Founder Story: Jane Iredale Shares The Secrets Of Her Inspirational Success
Jane Iredale is the mother of all indie brands. What started as a one-woman show back in 1994 is now a multimillion-dollar international cosmetics company with more than 400 products distributed in more than 50 countries. Today, Jane Iredale line’s performance is measured and judged in global annual market reports against that of huge conglomerates like L’Oreal, Avon and Coty.
To get there, Iredale bootstrapped her business for more than a decade as she scaled up, and now remains firmly at the helm of her eponymously-named powerhouse. The brand began with one product that’s still a hero, Amazing Base, and expanded to a cruelty-free, comprehensive assortment distributed in spas, salons, resorts, medical offices and luxury retail. She is a guiding light for many contemporary founders, and can lay claim to trailblazing many firsts for women consumers and beauty business executives alike.
Though three decades in the making, Iredale’s founder story is peppered with elements contemporary trends are made of. She pioneered and popularized such concepts as emphasizing natural ingredients, producing makeup designed to support skin health, not suffocate it, and developing mineral cosmetics. In the midst of it all, she established a headquarters and a home tucked away in the Berkshires while drawing inspiration from the area’s organic farms and her garden. (Sound familiar?) As her company bio states, “The better women feel about themselves, the better the world is.”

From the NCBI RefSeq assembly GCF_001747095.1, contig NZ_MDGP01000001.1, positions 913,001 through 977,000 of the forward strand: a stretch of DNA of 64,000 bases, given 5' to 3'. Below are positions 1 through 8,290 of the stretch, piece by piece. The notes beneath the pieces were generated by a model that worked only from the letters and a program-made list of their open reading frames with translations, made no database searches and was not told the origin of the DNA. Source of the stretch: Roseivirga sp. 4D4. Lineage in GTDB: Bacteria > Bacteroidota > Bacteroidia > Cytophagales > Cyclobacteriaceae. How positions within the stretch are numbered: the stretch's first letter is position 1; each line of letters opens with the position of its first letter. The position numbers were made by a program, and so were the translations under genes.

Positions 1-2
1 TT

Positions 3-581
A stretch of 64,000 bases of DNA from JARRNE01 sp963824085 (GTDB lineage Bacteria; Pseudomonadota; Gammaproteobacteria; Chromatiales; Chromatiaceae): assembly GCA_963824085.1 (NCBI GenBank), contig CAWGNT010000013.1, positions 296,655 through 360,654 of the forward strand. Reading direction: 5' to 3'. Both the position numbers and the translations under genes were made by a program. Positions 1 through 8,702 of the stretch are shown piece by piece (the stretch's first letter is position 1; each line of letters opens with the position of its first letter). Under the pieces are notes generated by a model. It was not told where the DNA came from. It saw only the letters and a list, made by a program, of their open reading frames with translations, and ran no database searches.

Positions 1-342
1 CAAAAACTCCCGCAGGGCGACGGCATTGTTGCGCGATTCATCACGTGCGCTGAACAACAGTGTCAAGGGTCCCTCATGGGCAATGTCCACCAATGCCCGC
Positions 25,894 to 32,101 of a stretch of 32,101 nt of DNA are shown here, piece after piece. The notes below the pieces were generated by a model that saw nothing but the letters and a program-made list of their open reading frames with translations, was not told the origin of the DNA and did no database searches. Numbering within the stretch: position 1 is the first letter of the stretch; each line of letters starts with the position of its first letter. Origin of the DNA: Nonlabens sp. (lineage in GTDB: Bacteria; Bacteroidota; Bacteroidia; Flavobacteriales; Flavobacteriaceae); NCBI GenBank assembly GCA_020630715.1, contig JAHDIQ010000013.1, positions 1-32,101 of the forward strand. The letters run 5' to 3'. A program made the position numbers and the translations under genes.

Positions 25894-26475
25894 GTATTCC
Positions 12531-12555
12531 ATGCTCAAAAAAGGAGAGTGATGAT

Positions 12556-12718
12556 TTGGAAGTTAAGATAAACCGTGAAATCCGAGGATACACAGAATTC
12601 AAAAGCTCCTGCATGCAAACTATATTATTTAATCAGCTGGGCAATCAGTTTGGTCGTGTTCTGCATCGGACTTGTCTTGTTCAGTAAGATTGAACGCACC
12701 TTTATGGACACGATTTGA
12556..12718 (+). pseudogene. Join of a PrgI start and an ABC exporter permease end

Though Iredale glosses over it now, the Jane Iredale brand isn’t the only business she’s had success in. A scratch beneath the surface reveals a prior, enviable career in entertainment. As as a casting director, she worked with Lauren Hutton, Jaclyn Smith and Cybil Shepherd for commercials, and Susan Sarandon, Glenn Close and Sarah Jessica Parker in television and film. Her credits include working with Francis Ford Coppola on “The Outsiders” and Steven Spielberg on “The Color Purple” before she began her own award-winning production house. When she tired of show business, she turned her attention to solving a long-standing problem for actors: theatrical make-up. And so the Jane Iredale story begins.
Last month, Iredale exhibited at Indie Beauty Expo New York 2018, and sat for a Founder Story video, a collaboration between the Indie Beauty Media Lab and Jane Iredale. In the clip, she lays out a rich perspective on how her brand got started, the differences between traditional word of mouth and going viral now, and the importance of taking feedback, and using it to improve and develop better products.
“Jane Iredale’s massive contribution to the better-made beauty movement had enormous impact in the spa industry,” says Jillian Wright, co-founder of the Indie Beauty Media Group. “Her mineral cosmetics set the tone in thousands of spas and salons and educated everyday women on the benefits of clean beauty. She revolutionized a movement before it was a movement, and her steadfast approach and success has made her an icon in the industry.”
Here are some insights from Iredale’s video:
On starting out
Picture me walking through the streets of Manhattan rolling a makeup bag, knocking on salon doors trying to persuade them that I had something that maybe would fit the bill and help women with skin issues. It started one account at a time and grew quickly.